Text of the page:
Highland women are sharing their experiences of domestic abuse and sexual harassment as part of a 16 day global campaign of awareness and activism.
The stories are being posted on the Change Her Story website, in response to an idea by youth activist group, Stand Up.
Declarations of what people want to see changed for women girls are also being posted at #changeherstory
The Highland testimonies so far include insights from abuse survivors, a support worker and numerous women who have suffered sexual harassment.
A survivor writes: “The abuser (male or female) habitually uses an arsenal of ‘weapons’ including emotional, financial, and psychological abuse.
“Physical abuse plays a key role in discovery but most in refuge would agree that the additional elements, commonly perceived as less of a problem, are emotionally catastrophic and can drive victims to self-harm or suicide.
“It’s about isolation and control. Isolating you from your support system.
“On average, a victim of domestic abuse makes seven unsuccessful attempts to leave and many years of suffering in silence before ‘getting out.”
Stories of sexual harassment have also been pouring in, ranging from tales of whistling, catcalls and groping to grooming by older men, rape and sexual assault.
The victims express shame and embarrassment, and longer term anxiety, panic attacks, nightmares and even suicide attempts.
A rape victim says: “We emphasise teaching girls not to get themselves into vulnerable states, not to walk home alone or go out with men they don’t know, we tell them to cover themselves up because they’re ‘asking for it’.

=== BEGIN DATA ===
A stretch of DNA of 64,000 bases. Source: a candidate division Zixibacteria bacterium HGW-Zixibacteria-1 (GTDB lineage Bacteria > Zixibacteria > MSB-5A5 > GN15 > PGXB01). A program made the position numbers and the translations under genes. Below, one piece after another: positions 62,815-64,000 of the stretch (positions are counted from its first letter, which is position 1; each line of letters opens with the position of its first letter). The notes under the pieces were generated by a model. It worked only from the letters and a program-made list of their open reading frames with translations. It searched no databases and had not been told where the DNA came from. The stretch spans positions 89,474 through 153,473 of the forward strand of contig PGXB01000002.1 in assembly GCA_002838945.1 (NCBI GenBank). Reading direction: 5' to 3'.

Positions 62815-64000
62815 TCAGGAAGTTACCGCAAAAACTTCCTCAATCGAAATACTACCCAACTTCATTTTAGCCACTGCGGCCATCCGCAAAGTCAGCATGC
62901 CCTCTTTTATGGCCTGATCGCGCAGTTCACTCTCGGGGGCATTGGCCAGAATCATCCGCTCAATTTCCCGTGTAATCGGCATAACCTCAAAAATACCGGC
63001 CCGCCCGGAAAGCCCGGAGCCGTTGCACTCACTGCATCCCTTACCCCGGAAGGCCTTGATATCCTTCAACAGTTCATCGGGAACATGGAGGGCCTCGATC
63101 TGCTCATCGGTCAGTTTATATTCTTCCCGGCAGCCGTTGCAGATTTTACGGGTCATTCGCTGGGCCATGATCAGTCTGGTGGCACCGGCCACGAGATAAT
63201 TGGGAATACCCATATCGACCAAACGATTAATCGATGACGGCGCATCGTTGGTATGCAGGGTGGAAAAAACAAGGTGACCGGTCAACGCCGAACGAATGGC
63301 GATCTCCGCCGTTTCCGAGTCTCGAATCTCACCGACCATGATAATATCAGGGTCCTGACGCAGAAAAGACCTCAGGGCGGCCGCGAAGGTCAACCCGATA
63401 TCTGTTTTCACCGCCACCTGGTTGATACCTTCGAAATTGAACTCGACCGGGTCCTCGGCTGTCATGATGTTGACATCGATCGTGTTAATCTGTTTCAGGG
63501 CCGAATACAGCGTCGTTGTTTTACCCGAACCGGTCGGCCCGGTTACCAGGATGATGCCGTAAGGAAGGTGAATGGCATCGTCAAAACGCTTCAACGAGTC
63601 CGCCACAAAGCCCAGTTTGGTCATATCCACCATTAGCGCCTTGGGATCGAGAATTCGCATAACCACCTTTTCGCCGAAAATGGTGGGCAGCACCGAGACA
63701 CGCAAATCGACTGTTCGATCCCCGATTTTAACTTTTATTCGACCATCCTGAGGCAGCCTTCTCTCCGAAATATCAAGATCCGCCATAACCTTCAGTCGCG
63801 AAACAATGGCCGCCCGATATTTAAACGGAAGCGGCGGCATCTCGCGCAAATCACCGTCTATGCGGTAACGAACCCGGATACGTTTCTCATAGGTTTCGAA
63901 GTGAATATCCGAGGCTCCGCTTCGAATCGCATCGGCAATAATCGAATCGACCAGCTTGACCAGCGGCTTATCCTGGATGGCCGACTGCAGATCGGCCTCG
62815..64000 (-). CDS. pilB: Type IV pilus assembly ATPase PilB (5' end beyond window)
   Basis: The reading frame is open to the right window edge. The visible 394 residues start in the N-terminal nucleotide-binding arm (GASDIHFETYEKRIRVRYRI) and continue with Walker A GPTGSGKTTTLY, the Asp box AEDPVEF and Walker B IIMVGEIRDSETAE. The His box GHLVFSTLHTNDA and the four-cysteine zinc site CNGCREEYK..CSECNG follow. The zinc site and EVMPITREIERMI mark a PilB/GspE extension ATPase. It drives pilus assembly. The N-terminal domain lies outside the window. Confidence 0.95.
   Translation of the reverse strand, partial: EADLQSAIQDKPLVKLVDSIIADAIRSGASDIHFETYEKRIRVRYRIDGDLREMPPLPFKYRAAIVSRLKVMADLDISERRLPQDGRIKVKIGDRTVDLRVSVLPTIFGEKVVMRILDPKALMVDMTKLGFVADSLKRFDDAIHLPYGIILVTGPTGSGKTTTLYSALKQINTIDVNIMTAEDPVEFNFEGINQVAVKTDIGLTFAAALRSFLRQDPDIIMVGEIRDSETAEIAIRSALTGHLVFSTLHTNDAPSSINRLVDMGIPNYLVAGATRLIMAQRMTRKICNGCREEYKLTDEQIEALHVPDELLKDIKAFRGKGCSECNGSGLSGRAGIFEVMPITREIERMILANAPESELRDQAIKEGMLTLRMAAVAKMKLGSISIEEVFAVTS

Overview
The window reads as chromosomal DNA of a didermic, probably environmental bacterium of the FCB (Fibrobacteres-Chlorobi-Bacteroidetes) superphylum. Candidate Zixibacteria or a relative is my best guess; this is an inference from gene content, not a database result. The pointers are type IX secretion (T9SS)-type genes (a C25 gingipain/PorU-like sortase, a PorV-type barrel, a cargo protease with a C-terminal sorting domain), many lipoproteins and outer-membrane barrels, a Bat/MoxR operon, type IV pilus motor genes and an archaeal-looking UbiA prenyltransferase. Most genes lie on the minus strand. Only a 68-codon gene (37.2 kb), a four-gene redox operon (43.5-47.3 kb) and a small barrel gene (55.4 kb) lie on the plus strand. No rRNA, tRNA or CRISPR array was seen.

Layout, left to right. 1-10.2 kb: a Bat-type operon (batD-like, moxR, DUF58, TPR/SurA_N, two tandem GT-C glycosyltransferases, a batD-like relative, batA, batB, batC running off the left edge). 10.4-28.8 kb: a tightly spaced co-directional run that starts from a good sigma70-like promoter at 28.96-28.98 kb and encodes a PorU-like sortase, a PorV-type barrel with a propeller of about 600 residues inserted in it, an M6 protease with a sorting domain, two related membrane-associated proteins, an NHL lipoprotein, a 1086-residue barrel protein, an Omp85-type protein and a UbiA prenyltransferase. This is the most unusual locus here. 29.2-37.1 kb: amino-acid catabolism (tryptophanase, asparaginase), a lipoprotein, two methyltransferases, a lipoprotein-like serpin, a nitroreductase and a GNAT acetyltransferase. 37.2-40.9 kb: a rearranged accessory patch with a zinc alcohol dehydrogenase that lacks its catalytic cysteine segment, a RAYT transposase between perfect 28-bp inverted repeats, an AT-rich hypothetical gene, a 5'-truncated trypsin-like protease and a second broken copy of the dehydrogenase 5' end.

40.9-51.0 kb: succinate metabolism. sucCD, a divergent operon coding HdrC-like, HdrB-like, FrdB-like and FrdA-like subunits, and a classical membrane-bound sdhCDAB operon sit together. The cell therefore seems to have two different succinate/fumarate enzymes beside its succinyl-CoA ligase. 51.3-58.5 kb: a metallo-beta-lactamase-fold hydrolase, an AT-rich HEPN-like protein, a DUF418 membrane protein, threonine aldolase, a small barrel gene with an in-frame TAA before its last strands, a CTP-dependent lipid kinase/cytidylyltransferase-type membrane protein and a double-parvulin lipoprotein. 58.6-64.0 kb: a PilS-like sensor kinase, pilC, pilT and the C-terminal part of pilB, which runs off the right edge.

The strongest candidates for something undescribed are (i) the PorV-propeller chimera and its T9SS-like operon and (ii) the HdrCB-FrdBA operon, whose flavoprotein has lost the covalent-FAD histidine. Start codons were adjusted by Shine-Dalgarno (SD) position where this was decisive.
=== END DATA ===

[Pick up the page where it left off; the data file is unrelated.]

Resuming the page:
“Everyone asks why I didn’t scream/shout/run. Nobody asks what made him think that was acceptable.”
Another says: “I was groomed from age 13.
“A man 30 years my senior took an unhealthy interest in me.
“I was flattered, he started sexually abusing me not long after, I am embarrassed to say that it went on for nearly three years.
“Unfortunately I started with anxiety in my late teens and I blame him for it.
“I am 46 now and haven’t worked for years because of panic attacks and anxiety.”
Harrowing testimony also comes from a support worker in a rape crisis centre, who explains what it’s like to do her job.
She writes: “It’s feeling great anger and sadness about what some people do to others.
“It’s feeling outraged at society for facilitating and covering up abuse.
“But overwhelmingly, it’s feeling thankful.
“Thankful to be part of a movement that fights back against ‘rape culture’ and supports survivors.
“Thankful to be trusted by a survivor to walk alongside them in their healing journey.”
Gwen Harrison, manager of Rape and Sexual Abuse Service Highland (RASASH) said:
“Our youth activist group, StandUp, wanted to create a platform for survivors to speak out safely and anonymously about their experiences.
“The responses are a sobering and stark reminder of how sexual violence affects people in our communities.
““We believe that everyone has a part to play in ending gender-based violence and that this starts with greater awareness of the issue.”
If you or someone you know has been affected by the issues discussed, support is available. RASASH can contacted via its support line 03330 066909 on Mondays, Wednesdays, and Fridays 09:30 – 12:30 and Tuesdays and Thursdays 13:30 – 16:30. Rape Crisis Scotland can be contacted every day from 6pm till midnight on 08088 01 03 02.